So your grades aren’t the best this quarter. Maybe it’s because you’re taking an upper division class, or because the professor isn’t good at explaining concepts, or because you’re behind in classwork and feel it’s hopeless to catch up. Well, whatever the reason, don’t give up hope yet. With some perseverance and an efficient study schedule, you just might be able to pull out a passing or even good grade in your class. Here are five ways to raise your grades in the second semester.
5. Immediately Setup A Study Group
One of the biggest mistakes I made in undergrad was not studying with others or in study groups until midterms or finals rolled around. But now in grad school, it’s quite the opposite. I find myself now more than ever bouncing ideas and questions off of peers and peers doing the same. If you haven’t already, setup an informal study group. This could be something as simple as an email thread with two or three of your friends in the same class, a Facebook group for people in the class, or even formal study hours once every week.
4. Share Textbooks with Friends
While this idea may sound counter intuitive at first, there truly are many benefits. Besides the financial savings on textbooks, which today can run upwards of hundreds of dollars, sharing textbooks will force you to plan out your study schedule. This could be done on a day-to-day basis or hour-to-hour basis where you have access to the text book Monday, Tuesday and Wednesday, or between the hours of 12-5PM, and your friend has access to it the other times. Sharing textbooks can also force you to meet at common study locations to exchange the book, thus spurring you to study even more.
3. Stay Hydrated
You may be wondering how staying hydrated relates to studying, but it does. Studies have shown again and again that the mind functions better when hydrated. Make sure to be hydrated for class and to participate. Seeing as how participation is a factor of your grade in many classes, it’s never too late to start, even if you haven’t raised your hand once this semester. Start slow and aim for one comment a class, then two, and then more. The semester isn’t over yet, finish strong!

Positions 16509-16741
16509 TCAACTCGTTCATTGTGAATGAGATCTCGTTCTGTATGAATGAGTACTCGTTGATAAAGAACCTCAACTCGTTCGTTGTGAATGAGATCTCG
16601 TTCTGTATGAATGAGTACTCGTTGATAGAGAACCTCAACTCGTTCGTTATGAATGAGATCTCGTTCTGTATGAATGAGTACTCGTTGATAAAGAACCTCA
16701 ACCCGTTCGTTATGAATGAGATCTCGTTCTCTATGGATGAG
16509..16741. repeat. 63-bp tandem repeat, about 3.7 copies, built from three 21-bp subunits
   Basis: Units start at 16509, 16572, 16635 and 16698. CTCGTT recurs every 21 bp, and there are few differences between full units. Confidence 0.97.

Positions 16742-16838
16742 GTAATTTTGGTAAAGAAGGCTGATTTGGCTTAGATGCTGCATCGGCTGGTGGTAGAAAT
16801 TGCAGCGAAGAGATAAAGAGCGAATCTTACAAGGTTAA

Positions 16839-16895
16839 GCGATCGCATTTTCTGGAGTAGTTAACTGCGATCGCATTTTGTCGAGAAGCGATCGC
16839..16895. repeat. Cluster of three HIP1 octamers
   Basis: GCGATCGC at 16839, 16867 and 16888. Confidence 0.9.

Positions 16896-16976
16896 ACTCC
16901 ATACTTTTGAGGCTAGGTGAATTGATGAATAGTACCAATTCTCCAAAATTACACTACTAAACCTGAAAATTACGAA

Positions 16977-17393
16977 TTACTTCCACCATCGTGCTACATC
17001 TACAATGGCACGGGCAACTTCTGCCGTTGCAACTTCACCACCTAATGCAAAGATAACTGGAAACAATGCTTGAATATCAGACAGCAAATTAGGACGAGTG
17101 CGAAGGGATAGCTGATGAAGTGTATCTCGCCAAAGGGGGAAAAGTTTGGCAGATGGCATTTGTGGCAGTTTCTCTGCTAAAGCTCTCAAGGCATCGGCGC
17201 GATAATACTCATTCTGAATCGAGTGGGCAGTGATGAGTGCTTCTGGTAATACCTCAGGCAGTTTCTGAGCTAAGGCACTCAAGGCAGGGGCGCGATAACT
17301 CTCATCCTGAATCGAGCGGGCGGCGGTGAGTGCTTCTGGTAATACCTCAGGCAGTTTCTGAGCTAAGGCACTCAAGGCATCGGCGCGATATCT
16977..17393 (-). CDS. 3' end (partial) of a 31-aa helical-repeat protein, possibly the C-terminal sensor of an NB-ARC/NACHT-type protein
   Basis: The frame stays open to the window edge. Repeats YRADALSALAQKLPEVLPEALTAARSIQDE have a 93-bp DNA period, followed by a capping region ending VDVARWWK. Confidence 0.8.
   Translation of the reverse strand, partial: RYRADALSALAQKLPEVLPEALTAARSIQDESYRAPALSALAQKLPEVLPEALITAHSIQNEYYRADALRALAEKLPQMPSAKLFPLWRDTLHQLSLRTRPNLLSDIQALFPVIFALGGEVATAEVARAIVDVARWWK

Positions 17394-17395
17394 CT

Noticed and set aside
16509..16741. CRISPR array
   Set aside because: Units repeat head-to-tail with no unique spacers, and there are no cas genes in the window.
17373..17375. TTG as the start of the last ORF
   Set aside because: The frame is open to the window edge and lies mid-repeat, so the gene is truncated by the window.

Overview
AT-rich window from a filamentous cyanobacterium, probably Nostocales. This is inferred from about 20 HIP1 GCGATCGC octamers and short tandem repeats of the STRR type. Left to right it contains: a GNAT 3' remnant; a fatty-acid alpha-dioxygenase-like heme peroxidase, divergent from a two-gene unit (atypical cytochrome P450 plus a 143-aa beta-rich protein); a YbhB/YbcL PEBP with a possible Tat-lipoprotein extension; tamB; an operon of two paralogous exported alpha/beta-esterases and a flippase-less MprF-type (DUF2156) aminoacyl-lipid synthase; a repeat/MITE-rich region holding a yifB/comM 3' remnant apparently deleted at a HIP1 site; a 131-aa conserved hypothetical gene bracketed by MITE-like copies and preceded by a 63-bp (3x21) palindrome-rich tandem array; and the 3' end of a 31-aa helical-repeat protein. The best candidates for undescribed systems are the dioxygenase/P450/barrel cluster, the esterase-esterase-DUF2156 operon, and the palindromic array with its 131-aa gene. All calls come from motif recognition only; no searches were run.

2. Review what you missed.
Didn’t do so well on the midterm? Now’s your chance to review the test for concepts and strategies. Analyze the answer key to better understand where you went wrong or if no answer key is available, stop by office hours to speak with your teaching assistant or professor. How many questions were on the test? Did you get to them all, or did you have to leave many at the end blank? Were the questions at the end worth more points? Another tip to review is to read into what type of questions the teacher asks. Become familiar with the ordering and type of answer choices (if available) and red herrings in multiple choice questions.
1. Ask for help.
If you’ve done all the above and are still struggling with the course material, now may be a good time to ask for professional help. Many universities offer free peer-to-peer tutoring or discounted tutoring. See what’s available and sign-up. Additionally, local tutoring centers may be offering discounts midway through a semester. Remember, whether you’re talking to a tutoring center or personal tutorsl, almost all rates are negotiable. And don’t forget to look online too! With a simple Google or YouTube search, today you can find many great resources to further aid your studying.
Best of luck with the rest of your semester. Have some tips to add for students? Add them to the comments below!
About the Author: Chris V. is a grad student from Southern California. When he’s not hitting the books and focused on graduating, he guest blogs for YourSash.com, a leading provider of custom graduation stoles and sashes.